.chaos and Lorca
The new school year has started about three weeks ago. Quite unexpectedly, to be honest. But it’s a common thing: the holidays are never enough. A new version of the infamous Murphy’s law, if you want.
And the autumn has started, immediately showing its first signs. Nervous breakdowns and chaos. Chaos everywhere: around me and inside my head. I am still not sure about anything that’s somehow related to my future: exams that I’ll have to pass, the university I’m going to study or at least the country I’ll be in. Nor I don’t know what’s happening and why I wake up every morning trying to understand where am I, what day/month is now, what am I to do and how it will end. Also, keeping up the communication with the outer world, I mean, people around me, is getting harder and harder. And this year curling up under a blanket and neglecting any kind of relations with everyone isn’t the answer.
I’ve spent the last New Year eve in hopes that 2009 would be nothing like 2008 and it was all the usual shit (actually, more than usual shit, but I hoped.) of a bissextile year and it all would improve. Bullshit. Time shows right the contrary. Everything keeps falling apart and it looks like it will continue falling. And the main problem is that all happens in the same time without any obvious reasons.
Someone, please, invent me a time machine so I can travel to September 2010 when I’ll be studying at the Uni here or, if I’m lucky enough, in Spain.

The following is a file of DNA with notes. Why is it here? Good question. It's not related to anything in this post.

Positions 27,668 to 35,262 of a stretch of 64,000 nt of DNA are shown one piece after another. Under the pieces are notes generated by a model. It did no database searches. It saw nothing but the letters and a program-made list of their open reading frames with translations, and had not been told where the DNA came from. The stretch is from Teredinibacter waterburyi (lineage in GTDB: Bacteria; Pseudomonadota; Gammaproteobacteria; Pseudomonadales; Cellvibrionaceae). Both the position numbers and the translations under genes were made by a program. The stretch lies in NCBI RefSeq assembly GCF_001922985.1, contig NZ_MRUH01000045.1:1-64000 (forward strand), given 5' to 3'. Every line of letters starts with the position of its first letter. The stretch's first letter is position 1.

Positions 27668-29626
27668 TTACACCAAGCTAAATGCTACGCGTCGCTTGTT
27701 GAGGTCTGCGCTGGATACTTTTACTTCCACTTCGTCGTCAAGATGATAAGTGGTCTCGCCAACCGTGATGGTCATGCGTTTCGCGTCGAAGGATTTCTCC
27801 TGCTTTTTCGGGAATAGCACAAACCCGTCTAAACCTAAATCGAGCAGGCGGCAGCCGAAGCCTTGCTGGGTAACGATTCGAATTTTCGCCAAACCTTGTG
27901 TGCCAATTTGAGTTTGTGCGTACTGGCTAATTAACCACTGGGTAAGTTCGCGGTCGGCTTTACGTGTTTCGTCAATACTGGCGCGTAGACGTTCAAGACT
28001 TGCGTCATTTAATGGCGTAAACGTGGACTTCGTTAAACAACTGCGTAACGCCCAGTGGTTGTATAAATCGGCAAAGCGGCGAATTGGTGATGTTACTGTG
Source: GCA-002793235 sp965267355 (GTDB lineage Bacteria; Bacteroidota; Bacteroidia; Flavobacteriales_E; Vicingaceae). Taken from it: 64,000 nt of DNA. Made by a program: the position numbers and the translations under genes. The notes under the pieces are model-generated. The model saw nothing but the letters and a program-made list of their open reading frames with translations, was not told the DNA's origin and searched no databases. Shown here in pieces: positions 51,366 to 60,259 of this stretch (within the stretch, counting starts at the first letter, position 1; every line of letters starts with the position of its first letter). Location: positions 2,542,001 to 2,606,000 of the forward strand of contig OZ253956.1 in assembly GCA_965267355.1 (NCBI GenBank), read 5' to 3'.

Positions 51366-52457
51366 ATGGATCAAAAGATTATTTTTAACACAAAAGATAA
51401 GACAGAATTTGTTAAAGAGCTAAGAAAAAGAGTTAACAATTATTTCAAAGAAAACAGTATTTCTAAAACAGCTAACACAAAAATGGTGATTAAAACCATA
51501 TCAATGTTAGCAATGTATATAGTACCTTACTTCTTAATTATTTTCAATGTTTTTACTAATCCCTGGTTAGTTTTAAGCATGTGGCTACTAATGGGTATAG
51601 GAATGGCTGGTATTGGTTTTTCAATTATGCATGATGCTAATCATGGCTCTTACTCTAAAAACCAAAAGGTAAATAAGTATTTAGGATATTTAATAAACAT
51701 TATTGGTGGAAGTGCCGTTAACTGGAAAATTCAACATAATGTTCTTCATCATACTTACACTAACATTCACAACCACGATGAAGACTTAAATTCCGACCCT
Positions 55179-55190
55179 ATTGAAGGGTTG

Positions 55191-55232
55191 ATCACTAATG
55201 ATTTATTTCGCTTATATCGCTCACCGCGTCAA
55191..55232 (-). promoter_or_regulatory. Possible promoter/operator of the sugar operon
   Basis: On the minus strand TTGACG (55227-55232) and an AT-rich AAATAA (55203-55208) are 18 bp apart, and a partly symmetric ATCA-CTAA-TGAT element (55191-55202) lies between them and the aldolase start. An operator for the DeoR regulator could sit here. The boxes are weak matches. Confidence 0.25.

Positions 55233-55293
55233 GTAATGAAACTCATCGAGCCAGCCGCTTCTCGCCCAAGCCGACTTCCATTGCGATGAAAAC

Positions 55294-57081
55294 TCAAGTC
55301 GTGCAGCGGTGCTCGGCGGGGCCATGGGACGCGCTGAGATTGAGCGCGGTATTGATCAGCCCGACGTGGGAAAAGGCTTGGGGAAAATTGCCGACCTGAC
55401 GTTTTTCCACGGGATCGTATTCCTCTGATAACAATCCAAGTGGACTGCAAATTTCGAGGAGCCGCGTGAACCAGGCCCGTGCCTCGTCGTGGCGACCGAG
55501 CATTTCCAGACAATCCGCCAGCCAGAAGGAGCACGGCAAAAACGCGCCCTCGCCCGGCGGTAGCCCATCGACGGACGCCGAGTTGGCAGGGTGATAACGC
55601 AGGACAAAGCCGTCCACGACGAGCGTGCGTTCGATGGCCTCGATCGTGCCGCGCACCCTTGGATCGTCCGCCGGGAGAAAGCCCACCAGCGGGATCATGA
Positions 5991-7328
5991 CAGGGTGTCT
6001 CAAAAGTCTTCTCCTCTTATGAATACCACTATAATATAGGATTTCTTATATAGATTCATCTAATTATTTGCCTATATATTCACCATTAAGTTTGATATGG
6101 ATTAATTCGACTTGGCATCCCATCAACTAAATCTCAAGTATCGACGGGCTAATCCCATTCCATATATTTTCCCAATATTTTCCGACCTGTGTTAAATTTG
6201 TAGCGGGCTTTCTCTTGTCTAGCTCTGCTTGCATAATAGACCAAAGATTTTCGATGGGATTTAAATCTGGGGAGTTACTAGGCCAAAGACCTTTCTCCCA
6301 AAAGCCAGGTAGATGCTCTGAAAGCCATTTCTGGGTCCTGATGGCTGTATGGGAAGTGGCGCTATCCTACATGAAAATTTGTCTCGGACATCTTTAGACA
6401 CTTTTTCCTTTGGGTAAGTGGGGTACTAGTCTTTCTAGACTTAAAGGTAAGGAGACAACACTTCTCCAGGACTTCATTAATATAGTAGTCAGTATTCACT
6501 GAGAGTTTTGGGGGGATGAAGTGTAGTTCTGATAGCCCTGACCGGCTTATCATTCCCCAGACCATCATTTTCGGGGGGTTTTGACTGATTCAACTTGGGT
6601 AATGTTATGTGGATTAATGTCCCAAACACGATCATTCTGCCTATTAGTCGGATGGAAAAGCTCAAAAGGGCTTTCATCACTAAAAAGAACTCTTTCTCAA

But there’s one truly wonderful thing that helps me a lot these days. I never thought I would be so vastly loving a piece of Spanish poetry. Actually, this piece woke up the love for the Spanish culture that was sleeping in me all those 10 years I’ve spent on studying Spanish and screaming on every corner how much I hate this language. I’m talking about Federico García Lorca’s “Poet in New York”. When I’m at the edge of a breakdown, I take the papers where I have it printed and start to read it loudly. It helps. Really.
La luz es sepultada por cadenas y ruidos
en impúdico reto de ciencia sin raíces.
Por los barrios hay gentes que vacilan insomnes
como recién salidas de un naufragio de sangre.
No es el infierno, es la calle,
No es la muerte, es la tienda de frutas.
Hay un mundo de ríos quebrados y distancias inasibles
en la patita de ese gato
quebrada por el automóvil,
y yo oigo el canto de la lombriz
en el corazón de muchas niñas.
(“New York. Oficina y denuncia.”, fragmento)
I can quote it forever. A truly amazing piece of art. Thank you, Federico, for making a little girl somewhere in a city far from Spain, living in the next century from you, feel a lot better when she’s about to fall apart. If someone invents a time machine, as I’ve asked above, I will go back to the 1930s and hug you.
~ by Anna on September 21, 2009.